Since early 2021, the number of social leaders assassinated in Colombia has risen to 35, according to the Institute of Development and Peace Studies (INDEPAZ). The latest murder, that of indigenous leader Gilberto Findicue, took place on the 23rd by a group of armed men who also tried to kidnap four community members.
Ombudsman Carlos Camargo condemned the murder, remarking that "there will be much to do as long as there is a single social leader in danger" and urged institutions to "adopt measures to address the multi-causal origins of the risks affecting social leaders and human rights defenders".
The Ombudsman Office has already launched the so-called "Estamos Contigo" (We are with you) strategy, which seeks to prevent, comprehensively protect, guarantee access to justice and the non-stigmatisation of social organisations, leaders and human rights defence groups.
For many years, the killing of activists has been a problem in Colombia, and the peace agreements between the Colombian state and the FARC have not stopped it. In 2020 alone, Indepaz reported the murder of 310 social, indigenous, Afro-Colombian and peasant leaders, members of the LGBT community and 64 signatories of the Peace Accord, the most violent year for these groups. Since the signing of the peace accords in Havana, an astronomical 1,140 people have been murdered.
Trade unionist Diego Betancourt, peasant farmer Alfredo García, community leader Robinson Quino and indigenous woman Luz Aída Conchave are just some of the activists whose lives were taken this year. Social leader Julián Esneider Muñoz, who was shot six times as he left his home on the way to his hairdresser's, is also on this list. Muñoz was a member of the social group Prisoners of Hope (Prisioneros de Esperanza), where he worked to diminish the violence in Cali’s neighborhoods with music, art, and sports.
The 136-page report presented by Human Rights Watch last February is devastating. Entitled 'Left Undefended: Killings of Rights Defenders in Colombia’s Remote Communities', it documents and details cases that have occurred throughout the country over the past five years. The NGO also denounces in its report "the deficiency" of the Colombian government's efforts to prevent these crimes and protect potential victims.
“Colombia has had the highest number of human rights defenders killed of any Latin American country in recent years, but the government’s response has been mostly talk, with little meaningful action,” said José Miguel Vivanco, Americas director at Human Rights Watch. “The administration of President Iván Duque frequently condemns the killings, but most of the government systems to address the problem are barely functional or have serious shortcomings.”
Killings of human rights defenders have increased since the Revolutionary Armed Forces of Colombia (FARC) guerrillas demobilized as part of a 2016 peace accord with the government. Other armed groups, including several that emerged from the FARC, have stepped into the breach, fighting for control of territory, engaging in illegal activities, and using violence against civilians.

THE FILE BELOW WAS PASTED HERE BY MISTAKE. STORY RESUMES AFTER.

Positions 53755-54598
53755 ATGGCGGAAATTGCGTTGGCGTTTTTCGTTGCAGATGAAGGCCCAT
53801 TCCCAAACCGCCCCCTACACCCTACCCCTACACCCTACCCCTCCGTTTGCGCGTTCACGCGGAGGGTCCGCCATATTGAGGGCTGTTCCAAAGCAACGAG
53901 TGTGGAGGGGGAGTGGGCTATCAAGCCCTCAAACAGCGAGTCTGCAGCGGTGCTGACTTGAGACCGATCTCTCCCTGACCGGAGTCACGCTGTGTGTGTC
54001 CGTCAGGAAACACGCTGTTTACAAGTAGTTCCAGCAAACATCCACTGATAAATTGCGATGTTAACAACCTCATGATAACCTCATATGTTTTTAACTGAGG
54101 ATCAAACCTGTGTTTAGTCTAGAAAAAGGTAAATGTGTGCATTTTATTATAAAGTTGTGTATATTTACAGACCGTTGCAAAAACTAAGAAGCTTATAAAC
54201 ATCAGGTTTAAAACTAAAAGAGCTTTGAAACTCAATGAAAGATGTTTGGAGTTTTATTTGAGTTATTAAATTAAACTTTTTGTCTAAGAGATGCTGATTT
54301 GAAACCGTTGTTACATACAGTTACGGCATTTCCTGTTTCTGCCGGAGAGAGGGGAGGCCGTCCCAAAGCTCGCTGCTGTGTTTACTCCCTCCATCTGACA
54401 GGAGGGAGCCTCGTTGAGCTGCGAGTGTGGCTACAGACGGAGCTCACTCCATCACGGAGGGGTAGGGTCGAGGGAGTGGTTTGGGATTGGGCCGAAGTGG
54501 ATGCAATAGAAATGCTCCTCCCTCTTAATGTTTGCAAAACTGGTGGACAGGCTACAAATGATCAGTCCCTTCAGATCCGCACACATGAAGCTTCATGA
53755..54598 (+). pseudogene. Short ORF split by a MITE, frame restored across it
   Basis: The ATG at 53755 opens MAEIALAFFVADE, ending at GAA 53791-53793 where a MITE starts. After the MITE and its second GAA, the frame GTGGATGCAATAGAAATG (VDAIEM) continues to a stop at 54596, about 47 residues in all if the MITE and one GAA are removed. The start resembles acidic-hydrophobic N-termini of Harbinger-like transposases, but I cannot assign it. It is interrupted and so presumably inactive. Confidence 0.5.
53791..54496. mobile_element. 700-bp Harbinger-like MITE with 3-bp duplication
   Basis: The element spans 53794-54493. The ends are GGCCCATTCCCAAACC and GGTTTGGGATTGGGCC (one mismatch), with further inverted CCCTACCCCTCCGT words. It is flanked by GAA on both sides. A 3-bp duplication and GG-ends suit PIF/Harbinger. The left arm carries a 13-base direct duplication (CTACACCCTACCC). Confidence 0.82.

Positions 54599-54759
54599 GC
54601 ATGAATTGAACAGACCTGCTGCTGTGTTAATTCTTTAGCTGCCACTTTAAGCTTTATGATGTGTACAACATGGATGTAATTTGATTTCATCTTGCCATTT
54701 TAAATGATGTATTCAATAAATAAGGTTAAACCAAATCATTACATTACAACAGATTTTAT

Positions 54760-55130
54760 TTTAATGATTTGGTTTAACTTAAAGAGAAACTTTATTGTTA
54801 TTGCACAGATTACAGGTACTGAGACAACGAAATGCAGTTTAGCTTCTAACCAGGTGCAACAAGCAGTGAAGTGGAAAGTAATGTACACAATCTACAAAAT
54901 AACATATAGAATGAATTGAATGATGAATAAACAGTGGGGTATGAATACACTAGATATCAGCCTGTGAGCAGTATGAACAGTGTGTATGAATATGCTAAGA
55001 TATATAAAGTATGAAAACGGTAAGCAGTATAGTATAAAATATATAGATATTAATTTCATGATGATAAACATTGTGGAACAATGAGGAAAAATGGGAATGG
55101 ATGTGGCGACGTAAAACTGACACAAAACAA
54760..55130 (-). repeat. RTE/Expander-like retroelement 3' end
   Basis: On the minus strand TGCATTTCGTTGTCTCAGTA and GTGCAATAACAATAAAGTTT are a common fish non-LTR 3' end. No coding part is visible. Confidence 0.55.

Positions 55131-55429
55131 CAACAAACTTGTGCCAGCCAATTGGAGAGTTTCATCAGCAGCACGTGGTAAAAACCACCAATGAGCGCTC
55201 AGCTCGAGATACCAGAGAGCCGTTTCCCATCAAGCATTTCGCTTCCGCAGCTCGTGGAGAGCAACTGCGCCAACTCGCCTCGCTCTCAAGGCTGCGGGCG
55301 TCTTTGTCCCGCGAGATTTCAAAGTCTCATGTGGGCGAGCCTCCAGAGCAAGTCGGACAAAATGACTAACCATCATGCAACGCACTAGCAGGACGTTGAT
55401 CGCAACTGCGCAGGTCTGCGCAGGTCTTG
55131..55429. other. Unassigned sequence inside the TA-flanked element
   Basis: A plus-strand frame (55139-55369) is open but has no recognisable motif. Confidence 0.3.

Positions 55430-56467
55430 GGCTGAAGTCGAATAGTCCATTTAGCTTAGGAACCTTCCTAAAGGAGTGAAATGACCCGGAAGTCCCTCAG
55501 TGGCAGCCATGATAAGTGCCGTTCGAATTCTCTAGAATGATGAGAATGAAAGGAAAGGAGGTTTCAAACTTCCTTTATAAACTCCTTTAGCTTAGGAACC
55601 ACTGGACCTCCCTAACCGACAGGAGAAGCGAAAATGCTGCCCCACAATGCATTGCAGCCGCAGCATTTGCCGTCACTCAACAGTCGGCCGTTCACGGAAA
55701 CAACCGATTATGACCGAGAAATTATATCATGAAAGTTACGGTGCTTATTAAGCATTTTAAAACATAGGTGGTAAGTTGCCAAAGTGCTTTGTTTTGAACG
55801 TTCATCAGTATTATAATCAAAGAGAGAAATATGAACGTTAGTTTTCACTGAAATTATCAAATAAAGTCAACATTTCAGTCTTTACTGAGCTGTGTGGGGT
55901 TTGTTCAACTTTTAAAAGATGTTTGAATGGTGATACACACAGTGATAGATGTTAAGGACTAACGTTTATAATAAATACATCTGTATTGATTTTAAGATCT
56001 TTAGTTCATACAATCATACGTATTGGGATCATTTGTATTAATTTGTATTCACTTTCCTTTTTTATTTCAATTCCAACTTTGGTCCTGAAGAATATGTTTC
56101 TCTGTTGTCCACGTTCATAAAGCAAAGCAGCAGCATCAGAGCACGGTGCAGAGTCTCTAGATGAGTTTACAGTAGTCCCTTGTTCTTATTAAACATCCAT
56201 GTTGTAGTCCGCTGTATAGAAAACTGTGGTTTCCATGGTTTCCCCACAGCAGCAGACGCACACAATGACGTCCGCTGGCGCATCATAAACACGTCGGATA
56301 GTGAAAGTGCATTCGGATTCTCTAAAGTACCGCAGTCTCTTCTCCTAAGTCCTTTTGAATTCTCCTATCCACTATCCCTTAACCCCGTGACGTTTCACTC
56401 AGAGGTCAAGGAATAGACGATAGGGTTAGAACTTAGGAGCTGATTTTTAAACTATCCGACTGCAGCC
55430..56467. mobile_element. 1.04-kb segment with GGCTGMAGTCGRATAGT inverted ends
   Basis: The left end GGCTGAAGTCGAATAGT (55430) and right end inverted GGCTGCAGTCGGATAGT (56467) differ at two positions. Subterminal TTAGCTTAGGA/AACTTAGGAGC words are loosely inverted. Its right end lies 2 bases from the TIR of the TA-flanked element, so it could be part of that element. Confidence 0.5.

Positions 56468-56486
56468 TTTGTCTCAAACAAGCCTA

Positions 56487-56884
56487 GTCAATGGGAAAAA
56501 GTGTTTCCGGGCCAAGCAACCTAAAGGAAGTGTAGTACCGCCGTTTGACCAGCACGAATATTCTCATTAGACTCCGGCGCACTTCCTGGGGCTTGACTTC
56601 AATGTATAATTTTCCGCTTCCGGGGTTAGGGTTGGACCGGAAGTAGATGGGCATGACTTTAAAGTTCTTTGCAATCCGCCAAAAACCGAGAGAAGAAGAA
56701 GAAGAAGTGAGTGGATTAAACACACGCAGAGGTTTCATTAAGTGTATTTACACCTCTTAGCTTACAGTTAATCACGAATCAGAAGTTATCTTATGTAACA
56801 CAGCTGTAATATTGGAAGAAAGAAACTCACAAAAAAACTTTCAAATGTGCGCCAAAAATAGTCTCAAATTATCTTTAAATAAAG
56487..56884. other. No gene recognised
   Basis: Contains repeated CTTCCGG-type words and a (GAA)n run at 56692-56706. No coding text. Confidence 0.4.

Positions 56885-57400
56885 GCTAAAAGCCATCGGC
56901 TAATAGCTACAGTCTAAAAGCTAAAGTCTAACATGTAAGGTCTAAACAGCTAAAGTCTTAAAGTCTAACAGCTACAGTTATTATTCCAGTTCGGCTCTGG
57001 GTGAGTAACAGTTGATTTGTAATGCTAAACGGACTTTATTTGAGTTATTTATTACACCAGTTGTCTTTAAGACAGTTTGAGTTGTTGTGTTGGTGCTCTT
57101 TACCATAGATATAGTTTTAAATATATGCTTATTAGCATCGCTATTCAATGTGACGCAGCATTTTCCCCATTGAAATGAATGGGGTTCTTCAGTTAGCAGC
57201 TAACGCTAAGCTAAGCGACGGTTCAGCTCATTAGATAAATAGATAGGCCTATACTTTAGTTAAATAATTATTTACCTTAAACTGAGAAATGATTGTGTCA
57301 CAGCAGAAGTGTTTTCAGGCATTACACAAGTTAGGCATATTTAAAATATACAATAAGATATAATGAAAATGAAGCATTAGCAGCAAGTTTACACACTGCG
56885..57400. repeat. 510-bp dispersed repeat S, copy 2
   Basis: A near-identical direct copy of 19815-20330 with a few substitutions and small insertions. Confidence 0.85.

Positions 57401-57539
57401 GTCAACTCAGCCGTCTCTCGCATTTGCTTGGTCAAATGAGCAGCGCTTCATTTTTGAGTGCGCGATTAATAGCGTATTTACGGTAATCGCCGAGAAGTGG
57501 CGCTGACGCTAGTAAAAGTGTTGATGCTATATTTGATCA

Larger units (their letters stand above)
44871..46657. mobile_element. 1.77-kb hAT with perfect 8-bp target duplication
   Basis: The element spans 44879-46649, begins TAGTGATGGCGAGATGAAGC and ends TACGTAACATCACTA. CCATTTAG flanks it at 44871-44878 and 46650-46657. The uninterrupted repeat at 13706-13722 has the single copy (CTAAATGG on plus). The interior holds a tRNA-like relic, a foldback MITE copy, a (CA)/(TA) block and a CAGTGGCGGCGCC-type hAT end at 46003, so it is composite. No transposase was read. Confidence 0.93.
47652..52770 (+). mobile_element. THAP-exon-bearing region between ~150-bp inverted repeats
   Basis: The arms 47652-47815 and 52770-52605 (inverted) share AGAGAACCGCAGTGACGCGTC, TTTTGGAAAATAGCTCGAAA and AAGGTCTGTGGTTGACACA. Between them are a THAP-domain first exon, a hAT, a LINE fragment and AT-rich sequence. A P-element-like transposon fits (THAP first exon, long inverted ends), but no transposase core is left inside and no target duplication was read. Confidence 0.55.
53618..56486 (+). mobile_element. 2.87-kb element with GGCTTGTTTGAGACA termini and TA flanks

The control of illegal logging and mining, and cocaine cultivation, among other illicit activities, are disputed between these groups. One of the points included in the Peace Accord was the substitution of illegal coca crops for other types of crops so that peasants could earn a licit living and no longer be subjected to the armed groups. However, little progress has been made to date and many peasants are forced to remain in subjugation or to abandon their land to avoid being killed.
Colombia has a broad range of policies, mechanisms, and laws designed to prevent abuses against human rights defenders and other people at risk. But their implementation has often been poor, Human Rights Watch found.
For example, the National Protection Unit, under the Interior Ministry, has been charged since 2011 with protecting people at risk. To its credit, the unit has granted individual protection measures to hundreds of human rights defenders. But it only provides individual protection schemes in response to reported threats, and many of those killed had not received threats or been able to report them. The unit also provides collective protection measures for communities or groups. But its budget is extremely limited, and the unit has rejected the vast majority of collective protection requests.
The Early Warnings System in the National Ombudsperson’s Office plays a crucial role in monitoring risks, including in remote regions. But national, state, and municipal authorities have repeatedly failed to respond to scores of “Early Warnings,” or have reacted in a pro-forma and ineffective way.
Efforts to bring killers to justice have proven more meaningful. The Attorney General’s office has passed directives and created specialized units to prosecute the killings, with 59 convictions since 2016. Yet serious progress in prosecuting people who ordered the killings, as well as in dismantling the armed groups, is still needed. Moreover, of the 59 convictions, only ten are for the instigators of the crimes or the intellectual authors, leaving the majority of the leadership of these groups untouched.
The government has also failed periodically to convene the National Commission of Security Guarantees, which is charged with designing policies to dismantle armed groups responsible for killing rights defenders.
In general terms, there is still a lack of political will and resources to put an end to the violence, which means that by the end of 2021 the number of people killed will have increased exponentially, leaving another bloody year in Colombia's history.